It’s just Walt Disney making fun of us, guys.
Like most young girls of the 21st century, my first encounter with the suffragette movement came in the form of Mrs. Banks from Mary Poppins. “Take heart for Mrs. Pankhurst has been clapped in irons again!” Why was she wearing that adorable sash? Who cares! Who was Mrs. Pankhurst? Boring! Let’s fast forward to the chalk drawing scene!
Poor young Jessica. You’ve got so much to learn, the chalk drawing scene isn’t even the best that movie has to offer!
I digress. Let us now dissect the suffragette scene from Mary Poppins, shall we?
On it’s surface it seems like a wonderful feminist song, hailing the women of the suffragette movement as “crusaders” and “soldiers in petticoats”. But let’s take a look at the the world when this song was written.
In 1964 Mary Poppins was released. In 1963, the Feminine Mystique was published which, in many ways, began the Second Wave of the Feminist Movement. Stephanie Coontz, author of A Strange Stirring, a biography of the Feminine Mystique, writes “It is difficult for modern American women, steeped in the power of positive thinking, to realize how pervasive negative thinking was for the women in the 1950s and early 1960s… Stereotypes about women were so prevalent that even those who consciously rejected the status quo and protested inequalities elsewhere in society seldom applied their political insights to their own experiences as women.” As much as we love to idolize and glamourize the 60s as a time of social change, the reality is that the changes for women came much slower than we think due to years of systematized inequality. You can even read of multiple laws which restricted women from a host of commonplace activities (i.e. buying property or opening up a bank account).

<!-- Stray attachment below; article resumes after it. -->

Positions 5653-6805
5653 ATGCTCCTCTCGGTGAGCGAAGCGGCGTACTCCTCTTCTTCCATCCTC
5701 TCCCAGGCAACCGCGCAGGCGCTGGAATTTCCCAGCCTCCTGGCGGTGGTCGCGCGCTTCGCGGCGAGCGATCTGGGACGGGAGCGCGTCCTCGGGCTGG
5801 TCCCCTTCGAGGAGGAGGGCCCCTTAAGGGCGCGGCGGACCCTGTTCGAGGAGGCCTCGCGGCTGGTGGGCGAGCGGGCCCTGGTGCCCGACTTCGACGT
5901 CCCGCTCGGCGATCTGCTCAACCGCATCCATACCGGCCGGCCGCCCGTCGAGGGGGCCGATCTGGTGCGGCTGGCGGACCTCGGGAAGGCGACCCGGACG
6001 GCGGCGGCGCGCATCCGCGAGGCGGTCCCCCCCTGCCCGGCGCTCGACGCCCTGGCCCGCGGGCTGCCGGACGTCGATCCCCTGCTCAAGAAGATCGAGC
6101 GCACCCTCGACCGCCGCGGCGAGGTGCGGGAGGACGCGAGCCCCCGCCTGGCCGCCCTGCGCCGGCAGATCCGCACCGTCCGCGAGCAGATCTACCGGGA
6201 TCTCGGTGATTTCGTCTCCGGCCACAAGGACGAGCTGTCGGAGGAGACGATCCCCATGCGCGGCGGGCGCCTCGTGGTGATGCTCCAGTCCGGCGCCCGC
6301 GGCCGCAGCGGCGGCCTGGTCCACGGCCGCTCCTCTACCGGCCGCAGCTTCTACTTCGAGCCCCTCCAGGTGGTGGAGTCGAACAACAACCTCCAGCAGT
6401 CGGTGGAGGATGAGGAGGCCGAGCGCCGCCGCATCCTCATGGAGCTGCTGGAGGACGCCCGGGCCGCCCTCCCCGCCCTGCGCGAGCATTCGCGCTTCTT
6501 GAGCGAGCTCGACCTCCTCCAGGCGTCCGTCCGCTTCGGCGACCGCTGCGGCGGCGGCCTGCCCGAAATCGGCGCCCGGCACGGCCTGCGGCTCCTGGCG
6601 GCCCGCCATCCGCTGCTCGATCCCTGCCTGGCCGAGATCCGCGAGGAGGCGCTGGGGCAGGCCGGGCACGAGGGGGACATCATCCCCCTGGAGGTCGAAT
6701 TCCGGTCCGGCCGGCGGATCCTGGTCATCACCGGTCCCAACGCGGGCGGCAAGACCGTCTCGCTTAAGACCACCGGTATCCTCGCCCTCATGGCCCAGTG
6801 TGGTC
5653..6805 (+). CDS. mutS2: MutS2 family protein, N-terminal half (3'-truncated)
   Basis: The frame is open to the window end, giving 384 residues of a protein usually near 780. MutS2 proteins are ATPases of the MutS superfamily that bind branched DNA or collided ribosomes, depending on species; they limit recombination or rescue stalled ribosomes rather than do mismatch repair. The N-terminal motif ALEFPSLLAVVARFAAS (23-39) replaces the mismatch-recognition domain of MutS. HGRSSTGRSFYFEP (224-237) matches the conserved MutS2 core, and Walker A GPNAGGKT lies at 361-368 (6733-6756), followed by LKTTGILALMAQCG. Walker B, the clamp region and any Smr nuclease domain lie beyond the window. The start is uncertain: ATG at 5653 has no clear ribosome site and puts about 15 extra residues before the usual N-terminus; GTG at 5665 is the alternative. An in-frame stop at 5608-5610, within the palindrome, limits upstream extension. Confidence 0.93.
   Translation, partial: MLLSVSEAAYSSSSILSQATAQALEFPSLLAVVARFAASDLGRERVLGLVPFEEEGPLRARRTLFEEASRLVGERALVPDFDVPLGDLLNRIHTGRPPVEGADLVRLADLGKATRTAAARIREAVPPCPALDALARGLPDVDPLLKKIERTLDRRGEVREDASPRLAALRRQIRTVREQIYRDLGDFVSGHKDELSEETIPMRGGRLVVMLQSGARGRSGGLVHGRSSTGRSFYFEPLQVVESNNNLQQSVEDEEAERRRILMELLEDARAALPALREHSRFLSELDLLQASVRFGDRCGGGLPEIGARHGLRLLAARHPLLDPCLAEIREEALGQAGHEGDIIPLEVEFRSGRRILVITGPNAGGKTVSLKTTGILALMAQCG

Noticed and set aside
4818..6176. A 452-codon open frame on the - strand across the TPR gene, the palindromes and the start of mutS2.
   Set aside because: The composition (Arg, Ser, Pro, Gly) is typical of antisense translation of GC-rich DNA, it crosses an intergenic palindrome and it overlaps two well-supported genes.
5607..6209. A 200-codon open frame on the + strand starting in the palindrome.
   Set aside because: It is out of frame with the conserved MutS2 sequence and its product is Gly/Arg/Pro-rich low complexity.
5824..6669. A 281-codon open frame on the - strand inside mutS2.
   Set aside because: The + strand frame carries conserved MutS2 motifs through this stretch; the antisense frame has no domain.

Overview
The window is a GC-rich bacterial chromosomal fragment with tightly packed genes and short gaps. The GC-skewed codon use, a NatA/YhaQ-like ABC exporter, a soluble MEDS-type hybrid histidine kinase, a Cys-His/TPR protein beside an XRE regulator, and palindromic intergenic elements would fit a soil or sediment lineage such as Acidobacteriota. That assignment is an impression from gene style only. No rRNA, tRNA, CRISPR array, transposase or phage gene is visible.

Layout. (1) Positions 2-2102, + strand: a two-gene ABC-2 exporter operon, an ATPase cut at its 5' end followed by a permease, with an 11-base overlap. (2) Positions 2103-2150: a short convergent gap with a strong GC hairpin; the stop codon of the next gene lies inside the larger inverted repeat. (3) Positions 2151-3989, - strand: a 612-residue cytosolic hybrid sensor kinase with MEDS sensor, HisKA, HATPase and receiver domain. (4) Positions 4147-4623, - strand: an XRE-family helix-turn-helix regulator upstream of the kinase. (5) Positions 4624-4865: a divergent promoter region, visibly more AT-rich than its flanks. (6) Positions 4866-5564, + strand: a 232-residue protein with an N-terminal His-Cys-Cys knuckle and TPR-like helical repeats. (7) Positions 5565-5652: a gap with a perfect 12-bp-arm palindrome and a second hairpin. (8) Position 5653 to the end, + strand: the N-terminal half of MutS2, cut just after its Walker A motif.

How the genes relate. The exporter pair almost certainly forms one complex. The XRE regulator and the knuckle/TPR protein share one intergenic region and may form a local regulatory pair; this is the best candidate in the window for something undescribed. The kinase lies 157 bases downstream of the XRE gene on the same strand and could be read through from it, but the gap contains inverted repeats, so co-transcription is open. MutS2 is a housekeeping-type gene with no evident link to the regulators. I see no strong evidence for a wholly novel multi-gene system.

This was the decade Mary Poppins was created in, a decade steeped in sexism. Mrs. Banks is introduced to us as a bold and strong feminist, fighting for “political equality and equal rights with men.” But minutes after “Sister Suffragette” is finished we see the commotion that hits the household as Mr. Banks arrives home. Mrs. Banks shifts back into her role as submissive housewife. The joke of the scene is the juxtaposition between her seemingly strong willed personality, and the true reveal of her character when her husband is around. She hastily hides the suffragette sashes for fear it will anger him, because he’s the one who still in charge. This was a tip of the hat to the men of the 60s, reminding them they still held the power, regardless of any pesky feminist movement. It was saying “Women won’t really stand for this equality nonsense if you men are in control of your household.” Because that was the narrative of the early 60s guys!
I might be crazy, but I’m not crazy! I might be reading too much into Mary Poppins, but honestly- is that even possible?! I mean, don’t even get me started on the eerie possiblity that Mary and Bert are actually the British Bonnie and Clyde…